Where Have All the Asian Tigers Gone?
There is no magic bullet that can ensure emerging Asian economies actually emerge and live up to their huge promise. But, given the marked economic slowdown that hit key countries well before the pandemic, a radical reconsideration of capital-account management would be a good place to start.
NEW DELHI – This was supposed to be the Asian century, with the ascent of China being only one – albeit a major – part of the story. The rest of it was going to be about other rising regional stars: potentially huge economies like India, rapidly industrializing upper-middle-income countries such as Malaysia, strategically significant exporters of minerals and other raw materials like Indonesia, and some relatively new kids on the block, including Vietnam and Bangladesh.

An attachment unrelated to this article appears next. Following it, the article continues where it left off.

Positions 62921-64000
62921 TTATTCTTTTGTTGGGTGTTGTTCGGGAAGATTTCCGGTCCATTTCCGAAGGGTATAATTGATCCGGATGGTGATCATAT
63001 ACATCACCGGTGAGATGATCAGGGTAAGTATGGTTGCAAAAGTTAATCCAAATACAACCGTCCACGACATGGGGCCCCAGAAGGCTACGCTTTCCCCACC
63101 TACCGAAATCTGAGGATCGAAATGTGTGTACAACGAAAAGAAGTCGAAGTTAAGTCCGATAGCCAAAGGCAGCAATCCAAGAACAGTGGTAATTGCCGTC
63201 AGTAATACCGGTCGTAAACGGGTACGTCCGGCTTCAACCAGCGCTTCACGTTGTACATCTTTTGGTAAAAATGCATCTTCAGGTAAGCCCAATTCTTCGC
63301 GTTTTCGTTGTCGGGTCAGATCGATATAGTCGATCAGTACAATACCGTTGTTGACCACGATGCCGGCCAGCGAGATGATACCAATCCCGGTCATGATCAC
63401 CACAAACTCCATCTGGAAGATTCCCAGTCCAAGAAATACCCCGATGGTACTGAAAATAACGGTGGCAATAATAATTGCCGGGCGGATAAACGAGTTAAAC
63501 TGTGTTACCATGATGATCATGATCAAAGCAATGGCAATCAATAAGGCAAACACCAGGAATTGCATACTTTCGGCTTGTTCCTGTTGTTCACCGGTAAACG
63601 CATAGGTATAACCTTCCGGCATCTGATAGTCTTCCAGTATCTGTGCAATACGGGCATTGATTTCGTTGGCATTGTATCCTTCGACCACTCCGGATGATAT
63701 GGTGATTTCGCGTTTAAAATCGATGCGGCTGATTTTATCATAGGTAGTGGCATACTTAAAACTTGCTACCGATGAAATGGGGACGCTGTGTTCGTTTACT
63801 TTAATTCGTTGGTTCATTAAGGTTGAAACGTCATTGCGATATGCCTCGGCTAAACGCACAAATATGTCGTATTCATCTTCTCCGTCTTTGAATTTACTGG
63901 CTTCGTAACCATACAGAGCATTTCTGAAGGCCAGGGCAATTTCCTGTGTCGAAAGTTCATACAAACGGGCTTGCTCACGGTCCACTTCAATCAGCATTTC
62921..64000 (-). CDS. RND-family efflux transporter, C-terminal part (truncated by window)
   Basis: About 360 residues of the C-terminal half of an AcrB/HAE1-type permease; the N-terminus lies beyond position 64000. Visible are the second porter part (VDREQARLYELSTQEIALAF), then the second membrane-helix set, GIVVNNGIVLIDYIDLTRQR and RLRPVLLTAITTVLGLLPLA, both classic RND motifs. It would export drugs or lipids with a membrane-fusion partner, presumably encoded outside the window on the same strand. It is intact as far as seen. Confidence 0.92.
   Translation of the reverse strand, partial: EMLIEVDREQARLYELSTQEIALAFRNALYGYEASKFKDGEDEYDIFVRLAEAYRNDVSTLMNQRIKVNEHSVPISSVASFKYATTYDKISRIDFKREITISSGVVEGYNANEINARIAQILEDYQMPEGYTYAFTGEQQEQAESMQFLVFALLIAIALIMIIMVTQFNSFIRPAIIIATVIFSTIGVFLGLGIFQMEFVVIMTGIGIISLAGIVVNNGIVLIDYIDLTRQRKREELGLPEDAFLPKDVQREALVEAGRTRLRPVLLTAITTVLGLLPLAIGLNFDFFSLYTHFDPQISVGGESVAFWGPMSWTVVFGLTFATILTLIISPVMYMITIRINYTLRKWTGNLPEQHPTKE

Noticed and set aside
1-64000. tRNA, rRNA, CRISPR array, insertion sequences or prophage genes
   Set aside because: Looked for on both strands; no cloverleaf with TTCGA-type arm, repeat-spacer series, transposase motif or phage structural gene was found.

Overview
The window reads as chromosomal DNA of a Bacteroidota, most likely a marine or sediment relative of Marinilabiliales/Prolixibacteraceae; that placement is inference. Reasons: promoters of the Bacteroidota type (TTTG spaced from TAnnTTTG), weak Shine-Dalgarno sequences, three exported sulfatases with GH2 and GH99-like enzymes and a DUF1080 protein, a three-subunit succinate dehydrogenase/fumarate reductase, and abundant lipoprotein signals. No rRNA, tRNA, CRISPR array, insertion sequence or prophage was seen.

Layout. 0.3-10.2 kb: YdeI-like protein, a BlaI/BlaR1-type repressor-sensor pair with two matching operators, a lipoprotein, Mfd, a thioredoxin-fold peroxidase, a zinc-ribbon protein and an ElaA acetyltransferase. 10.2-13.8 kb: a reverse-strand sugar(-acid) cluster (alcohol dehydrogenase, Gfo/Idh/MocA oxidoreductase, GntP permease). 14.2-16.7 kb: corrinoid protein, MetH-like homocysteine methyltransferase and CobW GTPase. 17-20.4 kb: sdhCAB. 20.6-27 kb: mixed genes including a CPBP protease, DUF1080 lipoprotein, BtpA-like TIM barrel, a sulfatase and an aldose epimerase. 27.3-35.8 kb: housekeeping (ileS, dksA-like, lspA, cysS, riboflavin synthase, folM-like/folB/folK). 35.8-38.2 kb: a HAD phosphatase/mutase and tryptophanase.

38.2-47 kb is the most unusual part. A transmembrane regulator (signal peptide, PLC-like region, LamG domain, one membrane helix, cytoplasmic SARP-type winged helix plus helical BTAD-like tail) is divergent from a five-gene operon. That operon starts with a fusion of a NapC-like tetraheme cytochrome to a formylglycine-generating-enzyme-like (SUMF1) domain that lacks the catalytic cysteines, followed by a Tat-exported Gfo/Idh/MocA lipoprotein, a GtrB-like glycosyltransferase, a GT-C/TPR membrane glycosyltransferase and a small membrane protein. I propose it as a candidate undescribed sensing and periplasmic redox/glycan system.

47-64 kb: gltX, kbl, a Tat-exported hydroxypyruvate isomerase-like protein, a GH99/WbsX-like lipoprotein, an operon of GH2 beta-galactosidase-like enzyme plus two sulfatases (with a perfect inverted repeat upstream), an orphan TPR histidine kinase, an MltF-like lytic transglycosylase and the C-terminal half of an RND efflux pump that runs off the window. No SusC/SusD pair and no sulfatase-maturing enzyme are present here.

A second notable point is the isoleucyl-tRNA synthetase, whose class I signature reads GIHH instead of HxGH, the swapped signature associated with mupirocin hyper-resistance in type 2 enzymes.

Many regarded Asia as the world’s most dynamic region, one with relatively favorable demographics and potential for economic diversification, while China’s increasingly gargantuan economy and evolving supply chains would inevitably pull along much of the region. China’s own external trade and foreign investment plans strengthened this belief. The country would provide substantial foreign aid, direct investment, and loans from institutions like the China Development Bank and the Export-Import Bank of China, and then in a supposedly more structured way through the Belt and Road Initiative. These efforts would develop transportation and energy infrastructure and provide logistical support for enhanced region and global trade. And agreements like the 15-country Regional Comprehensive Economic Partnership would later advance the rise of a formidable economic bloc.
This, at least, was the widespread perception at the start of the 2010s, reinforced by the relatively rapid recovery of most of the region from the 2008 global financial crisis. But a lot changed over the past decade. The West’s obsession with China and the perceived threat of that country’s rise mean that G7 leaders (and most Western commentators) have not looked in much detail at other Asian emerging markets. Had they done so, they would have observed that some of them were experiencing a more troubling trajectory.